Concert Review

Simpsons-Themed Okilly Dokilly Turns Trunk Space Into a Metal Springfield

I was trying to remember the last time the Trunk Space was this packed. Perhaps when Kimya Dawson played the Indie 500 in April, but probably not even then. At any rate, the very first show for Okilly Dokilly, the "metal" band themed after the bug-eyed neighbor from The Simpsons, Ned Flanders, quickly sold out.

Over 1,100 people RSVP’d to the band’s inaugural performance, which would have probably flattened the relatively small space of the DIY venue, The Trunk Space. Still, there were a lot of people here, everyone hoping to catch a glimpse of their internet heroes.

Who couldn’t help but love the priceless photo-op of five bespectacled Flanders lookalikes and their ricochet around the blogosphere? Despite knowing little, if anything, about how to play metal, five local dudes — Head Nead (vocals), Thread Ned (bass), Red Ned (synth guitar), Stead Ned (guitar) and Bled Ned (drums) — devoted themselves to one rather specific joke. And people loved it.

Okilly Dokilly was mentioned in TIME, Rip It Up, AV Club, New Times, and dozens of other noteworthy blogs (heh), which earned them almost 300,000 YouTube plays, nearly 30,000 Facebook fans, landed on the frontpage of reddit and all kinds of other attention. This also drew a lot of negative feedback, many accusing the band of having terrible demos (they’re demos, c’mon) and not actually being metal or something. Of course, we had to see what it would be like ourselves.

The band went all out for their first public appearance in matching green and pink sweaters. The lot behind Trunk Space was transformed into the Springfield Elementary School Carnival, complete with extra-large bowling, pink donuts from Bragg’s Diner, fortune telling, trivia contests, a skillful Simpsons-style caricature artist and even a photo board cut-out for touristy snapshots.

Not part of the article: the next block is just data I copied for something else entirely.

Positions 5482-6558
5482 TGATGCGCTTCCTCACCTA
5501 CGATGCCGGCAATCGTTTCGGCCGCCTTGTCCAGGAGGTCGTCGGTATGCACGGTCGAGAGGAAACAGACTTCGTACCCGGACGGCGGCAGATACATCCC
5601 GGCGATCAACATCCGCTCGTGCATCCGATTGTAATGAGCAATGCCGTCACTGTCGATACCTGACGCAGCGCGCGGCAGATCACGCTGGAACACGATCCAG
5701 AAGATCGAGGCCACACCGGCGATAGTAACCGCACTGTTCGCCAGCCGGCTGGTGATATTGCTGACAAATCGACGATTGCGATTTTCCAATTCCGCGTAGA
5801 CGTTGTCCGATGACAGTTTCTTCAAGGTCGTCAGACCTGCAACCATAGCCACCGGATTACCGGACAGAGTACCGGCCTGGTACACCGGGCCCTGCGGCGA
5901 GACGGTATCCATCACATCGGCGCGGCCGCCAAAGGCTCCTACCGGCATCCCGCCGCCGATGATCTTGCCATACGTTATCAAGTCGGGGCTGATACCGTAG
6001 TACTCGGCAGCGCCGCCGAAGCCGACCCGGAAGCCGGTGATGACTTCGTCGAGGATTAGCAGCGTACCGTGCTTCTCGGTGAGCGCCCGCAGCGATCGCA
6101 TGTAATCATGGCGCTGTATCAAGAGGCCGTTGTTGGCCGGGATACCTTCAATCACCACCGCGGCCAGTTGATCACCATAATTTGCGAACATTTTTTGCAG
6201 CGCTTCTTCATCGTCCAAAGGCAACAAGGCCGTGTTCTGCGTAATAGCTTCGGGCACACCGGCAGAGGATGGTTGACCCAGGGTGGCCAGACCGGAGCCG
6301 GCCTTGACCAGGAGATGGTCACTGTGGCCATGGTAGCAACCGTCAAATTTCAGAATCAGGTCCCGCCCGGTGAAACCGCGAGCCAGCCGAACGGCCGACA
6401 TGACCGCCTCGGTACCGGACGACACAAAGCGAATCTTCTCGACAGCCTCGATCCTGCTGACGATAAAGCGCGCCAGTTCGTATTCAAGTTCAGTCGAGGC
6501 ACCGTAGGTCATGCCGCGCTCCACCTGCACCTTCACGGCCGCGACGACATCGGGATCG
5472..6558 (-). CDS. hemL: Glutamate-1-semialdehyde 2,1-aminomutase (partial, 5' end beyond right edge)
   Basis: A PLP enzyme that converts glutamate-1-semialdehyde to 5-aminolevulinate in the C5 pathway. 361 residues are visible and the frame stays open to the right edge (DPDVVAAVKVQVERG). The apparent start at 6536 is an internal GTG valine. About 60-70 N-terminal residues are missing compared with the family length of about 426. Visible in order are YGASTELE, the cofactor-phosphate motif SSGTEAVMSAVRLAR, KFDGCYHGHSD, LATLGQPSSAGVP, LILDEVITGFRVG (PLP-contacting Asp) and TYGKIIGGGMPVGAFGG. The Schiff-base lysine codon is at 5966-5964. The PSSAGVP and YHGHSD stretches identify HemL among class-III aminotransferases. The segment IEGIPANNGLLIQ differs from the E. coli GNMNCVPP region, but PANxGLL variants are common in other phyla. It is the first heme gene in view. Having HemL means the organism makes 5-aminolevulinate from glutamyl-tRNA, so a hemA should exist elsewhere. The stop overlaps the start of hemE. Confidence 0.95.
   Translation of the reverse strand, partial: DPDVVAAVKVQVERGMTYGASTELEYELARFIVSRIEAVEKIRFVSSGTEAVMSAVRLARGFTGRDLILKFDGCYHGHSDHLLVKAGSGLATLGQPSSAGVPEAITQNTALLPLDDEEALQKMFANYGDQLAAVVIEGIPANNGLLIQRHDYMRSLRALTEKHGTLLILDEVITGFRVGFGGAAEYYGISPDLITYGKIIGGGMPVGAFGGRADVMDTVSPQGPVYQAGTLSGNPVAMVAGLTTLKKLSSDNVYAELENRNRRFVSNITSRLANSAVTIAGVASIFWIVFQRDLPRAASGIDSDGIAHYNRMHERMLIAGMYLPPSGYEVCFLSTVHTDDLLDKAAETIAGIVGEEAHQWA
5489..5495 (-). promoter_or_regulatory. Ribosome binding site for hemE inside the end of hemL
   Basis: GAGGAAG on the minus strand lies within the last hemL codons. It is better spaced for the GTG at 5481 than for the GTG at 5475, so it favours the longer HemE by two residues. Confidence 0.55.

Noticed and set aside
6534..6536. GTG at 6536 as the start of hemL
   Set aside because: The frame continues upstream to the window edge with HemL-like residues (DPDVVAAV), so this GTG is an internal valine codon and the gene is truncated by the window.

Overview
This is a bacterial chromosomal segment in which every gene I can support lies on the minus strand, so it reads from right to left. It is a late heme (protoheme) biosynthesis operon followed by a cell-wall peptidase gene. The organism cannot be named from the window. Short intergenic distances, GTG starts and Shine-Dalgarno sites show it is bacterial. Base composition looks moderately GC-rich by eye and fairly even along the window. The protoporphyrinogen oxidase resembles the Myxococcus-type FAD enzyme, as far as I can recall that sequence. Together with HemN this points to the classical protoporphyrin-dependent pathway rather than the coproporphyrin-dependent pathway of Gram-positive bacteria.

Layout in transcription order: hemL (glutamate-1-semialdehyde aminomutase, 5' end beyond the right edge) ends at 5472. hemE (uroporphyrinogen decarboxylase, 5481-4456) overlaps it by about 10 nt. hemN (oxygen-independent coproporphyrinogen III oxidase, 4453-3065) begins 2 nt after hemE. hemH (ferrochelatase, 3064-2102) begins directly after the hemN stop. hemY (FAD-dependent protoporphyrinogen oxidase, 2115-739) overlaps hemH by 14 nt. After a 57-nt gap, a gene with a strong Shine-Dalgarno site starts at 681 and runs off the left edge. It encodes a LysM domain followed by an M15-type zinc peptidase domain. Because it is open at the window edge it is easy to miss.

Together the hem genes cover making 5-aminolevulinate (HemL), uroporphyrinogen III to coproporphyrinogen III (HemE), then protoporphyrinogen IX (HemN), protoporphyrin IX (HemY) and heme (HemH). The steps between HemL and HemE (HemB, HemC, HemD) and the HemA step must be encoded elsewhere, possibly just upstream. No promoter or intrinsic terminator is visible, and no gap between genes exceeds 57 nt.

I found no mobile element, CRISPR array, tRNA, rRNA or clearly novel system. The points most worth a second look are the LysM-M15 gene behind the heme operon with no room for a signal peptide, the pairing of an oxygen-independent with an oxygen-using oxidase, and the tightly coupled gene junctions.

“I had no idea this whole thing was happening,” Head Ned told me before the show started. “[Red Ned] just told me, there’s going to be a carnival.” 
Things were about as rowdy as a carnival, starting with Andy Warpigs, dressed in Kurt Cobain-style Mickey Mouse glasses and red flannel, tore through the first set with his trademark “Fuck It All Up And Get High” attitude. The entire room was packed almost to the door and I couldn’t even see Andy, but I could hear him just fine as he played “Ego Death,” “Neet” and “Dog Ate My Dope” (his dog really did eat his dope one time).

Before his set, Jason Kron of Hug of War marched up to me and, without warning, passionately pecked me on the lips, smearing lipstick all over my face. I guess this was an advance apology for his song “They Won’t Get Me,” which features lyrics like “The Phoenix New Times and its vampire staff / write about bands playing on Satan's behalf.” But that song has never bothered me.

Hug of War was wearing black-and-white striped pants with a suit jacket splattered in geometric upchuck, complete with hot pink flamingo sunglasses. He was somewhere between a cool, eccentric music teacher, but his hair evoked Gene Wilder’s Willy Wonka. Hug of War’s intergalactic “Be Yourself” message seemed to resonate with the bobbing sea of heads he rapped to. The multi-colored horned skullcap that he wore, once belonging to the late Space-Alien Donald, was a fitting tribute while he dropped “My Best Friend From Outer Space.”